BWW Review: Wrestling with the Weight of History and Identity in REDWOOD, at Portland Center Stage

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BWW Review: Wrestling with the Weight of History and Identity in REDWOOD, at Portland Center Stage

Before curtain on opening night of REDWOOD, Marissa Wolf, the artistic director at Portland Center Stage, suggested that we could be witnessing the world premiere of a new American classic. That's a bold claim that I shrugged off as just the kind of thing artistic directors like to say. But after watching the play, I suspect she might be right.

REDWOOD is an insightful, funny, of-the-moment (occasionally tear-inspiring) play about race and identity by Brittany K. Allen (who also stars in it), with dance choreographed by Darrell Grand Moultrie. The play recognizes the horrors of our collective past and the complexity of our present, while looking optimistically toward the future.

REDWOOD is about a young interracial couple - Meg Wilson (Brittany K. Allen) and Drew Tatum (Nick Ferrucci) - who have recently moved in together and are navigating all of the challenges that come with sharing your life with another person (when to tell the parents, etc.). The trouble starts when Steve Durbin (Tyrone Mitchell Henderson), Meg's uncle, discovers via Ancestry.com that many generations ago the Tatum family had owned the Durbin family. Not only that, but Drew's great-great-etc. grandfather and Meg's great-great-etc. grandmother had had children together.

This discovery is met with a different reaction from everybody, underscoring one of the play's most important messages - that no group is a monolith.

Steve, who's single, fun-employed, single, and looking for meaning in every exercise class you can imagine, seems to be seeking connection to his ancestors as a substitute for a lack of connection with his living family. To him, it's vital to meet the last living descendent of the Tatum family, even though he's not sure exactly what he wants out of the meeting.

Beverly (Jennifer Lanier), who's Steve's twin sister and Meg's mom, is less interested - growing up as a military brat, American identity was always more important to her than black identity. Now, in middle age and dealing with the dissolution of her marriage, the church has become her most important group.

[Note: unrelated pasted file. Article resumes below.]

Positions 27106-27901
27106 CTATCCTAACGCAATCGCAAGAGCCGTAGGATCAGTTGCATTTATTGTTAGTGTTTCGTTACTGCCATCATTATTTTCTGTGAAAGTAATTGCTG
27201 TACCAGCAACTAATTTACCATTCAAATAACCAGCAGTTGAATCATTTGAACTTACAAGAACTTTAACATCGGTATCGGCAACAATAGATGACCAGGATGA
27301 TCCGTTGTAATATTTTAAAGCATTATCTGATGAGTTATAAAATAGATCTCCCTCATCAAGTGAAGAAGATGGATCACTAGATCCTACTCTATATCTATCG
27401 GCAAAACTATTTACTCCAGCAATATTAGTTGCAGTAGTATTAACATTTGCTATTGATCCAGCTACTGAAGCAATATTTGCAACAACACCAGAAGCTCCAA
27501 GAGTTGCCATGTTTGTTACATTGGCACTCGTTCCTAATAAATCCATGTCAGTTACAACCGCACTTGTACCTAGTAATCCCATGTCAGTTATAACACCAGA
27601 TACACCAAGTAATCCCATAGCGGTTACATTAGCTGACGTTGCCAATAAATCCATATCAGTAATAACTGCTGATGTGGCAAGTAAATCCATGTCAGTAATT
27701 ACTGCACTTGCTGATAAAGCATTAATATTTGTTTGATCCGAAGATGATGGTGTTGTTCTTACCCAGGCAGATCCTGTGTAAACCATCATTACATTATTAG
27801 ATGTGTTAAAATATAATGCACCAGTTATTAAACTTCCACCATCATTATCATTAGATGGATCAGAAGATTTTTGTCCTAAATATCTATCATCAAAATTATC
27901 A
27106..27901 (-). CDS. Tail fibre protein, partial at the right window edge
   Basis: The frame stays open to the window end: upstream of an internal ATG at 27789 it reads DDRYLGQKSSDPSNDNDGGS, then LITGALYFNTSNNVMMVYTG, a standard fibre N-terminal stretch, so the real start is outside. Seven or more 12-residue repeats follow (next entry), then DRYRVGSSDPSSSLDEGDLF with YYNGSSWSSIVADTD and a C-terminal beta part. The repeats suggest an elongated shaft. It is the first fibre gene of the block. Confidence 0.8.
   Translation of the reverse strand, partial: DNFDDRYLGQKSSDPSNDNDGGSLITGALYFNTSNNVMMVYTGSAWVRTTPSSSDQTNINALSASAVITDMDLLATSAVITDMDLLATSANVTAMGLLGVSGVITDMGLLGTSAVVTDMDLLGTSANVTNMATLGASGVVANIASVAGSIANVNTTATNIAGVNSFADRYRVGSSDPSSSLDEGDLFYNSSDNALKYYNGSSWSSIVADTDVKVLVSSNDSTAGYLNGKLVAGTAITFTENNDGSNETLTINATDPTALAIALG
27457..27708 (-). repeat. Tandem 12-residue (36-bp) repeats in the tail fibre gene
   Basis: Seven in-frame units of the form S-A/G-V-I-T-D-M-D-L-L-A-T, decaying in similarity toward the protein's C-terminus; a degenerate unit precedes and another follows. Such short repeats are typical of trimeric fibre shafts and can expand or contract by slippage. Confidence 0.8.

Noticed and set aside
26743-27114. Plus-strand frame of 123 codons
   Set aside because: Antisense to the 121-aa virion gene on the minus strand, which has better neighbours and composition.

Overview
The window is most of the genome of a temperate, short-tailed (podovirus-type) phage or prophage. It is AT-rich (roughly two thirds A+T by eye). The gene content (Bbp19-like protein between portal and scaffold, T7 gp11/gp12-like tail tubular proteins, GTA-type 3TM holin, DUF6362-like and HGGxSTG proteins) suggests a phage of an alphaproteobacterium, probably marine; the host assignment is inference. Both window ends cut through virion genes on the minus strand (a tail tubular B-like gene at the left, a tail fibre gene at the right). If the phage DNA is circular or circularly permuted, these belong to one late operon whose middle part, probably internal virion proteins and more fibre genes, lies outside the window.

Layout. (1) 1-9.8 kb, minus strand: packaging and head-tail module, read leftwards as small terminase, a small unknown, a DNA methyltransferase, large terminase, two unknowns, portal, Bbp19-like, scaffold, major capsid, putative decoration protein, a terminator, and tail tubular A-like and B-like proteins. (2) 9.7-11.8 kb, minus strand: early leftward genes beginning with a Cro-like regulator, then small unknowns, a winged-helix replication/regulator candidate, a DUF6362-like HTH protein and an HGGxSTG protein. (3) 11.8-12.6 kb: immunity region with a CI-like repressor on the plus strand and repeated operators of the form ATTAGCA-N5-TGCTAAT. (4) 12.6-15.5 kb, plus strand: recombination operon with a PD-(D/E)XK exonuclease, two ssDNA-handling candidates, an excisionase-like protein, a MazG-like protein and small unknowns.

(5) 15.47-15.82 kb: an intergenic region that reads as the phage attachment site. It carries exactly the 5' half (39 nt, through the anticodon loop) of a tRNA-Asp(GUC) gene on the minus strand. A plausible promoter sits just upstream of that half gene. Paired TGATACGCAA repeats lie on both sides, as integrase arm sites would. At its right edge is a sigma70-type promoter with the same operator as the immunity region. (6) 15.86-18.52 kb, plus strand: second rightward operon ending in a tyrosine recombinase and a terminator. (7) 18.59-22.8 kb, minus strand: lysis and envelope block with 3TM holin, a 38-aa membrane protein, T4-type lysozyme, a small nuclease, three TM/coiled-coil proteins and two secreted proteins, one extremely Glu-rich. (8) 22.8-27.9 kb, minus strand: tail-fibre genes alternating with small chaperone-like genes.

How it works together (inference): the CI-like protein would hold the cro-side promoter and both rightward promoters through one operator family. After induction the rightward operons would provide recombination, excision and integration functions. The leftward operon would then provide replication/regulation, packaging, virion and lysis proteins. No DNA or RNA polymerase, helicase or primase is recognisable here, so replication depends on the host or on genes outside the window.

Meg isn't sure what to do with the news. At first, she suggests it doesn't matter, but as she learns more, history starts to weigh progressively heavily on her and she finds herself unable to relate to Drew the way she once did.

For his part, Drew hadn't known much about his family except that his grandparents were aid workers, and the news of his slave-owning ancestors destroys his picture of where he came from as well as his perception of his own "wokeness."

Framing this whole story is some pretty spectacular dance. Orion Bradshaw, Charles Grant, Ashley Mellinger, and Andrea Vernae serve as a modern Greek chorus, but rather than commenting verbally on the action, they provide perspective via movement. The four also play a range of characters, including those that populate the Durbin and Tatum family tree.

REDWOOD's challenge and its triumph is finding a way for all of these people to come together. The journey isn't linear - Allen's view is expansive, making space for the many, sometimes conflicting, forces at work in our lives. As Meg and Drew wrestle with the relative impacts their genealogical and cultural identities have on their relationship, they provide a framework for how we might be able to achieve reconciliation on a larger social scale.

As a white person, I know that my skin color affords me a phenomenal amount of privilege, most of which I probably don't even recognize. For me, REDWOOD reinforced the importance of coming to the table and acknowledging the truth about our collective past and understanding its continued influence today. From that foundation, we can build a better tomorrow.

Only time will tell if REDWOOD becomes a new American classic, but I believe it will have a life long after this premiere.

Also, I couldn't find a slick way to mention Brittany Vasta's awesome set above, so let me just say it's a big wow!

REDWOOD runs through November 17. More details and tickets here.

Photo credit: Russel J. Young



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From This Author Krista Garver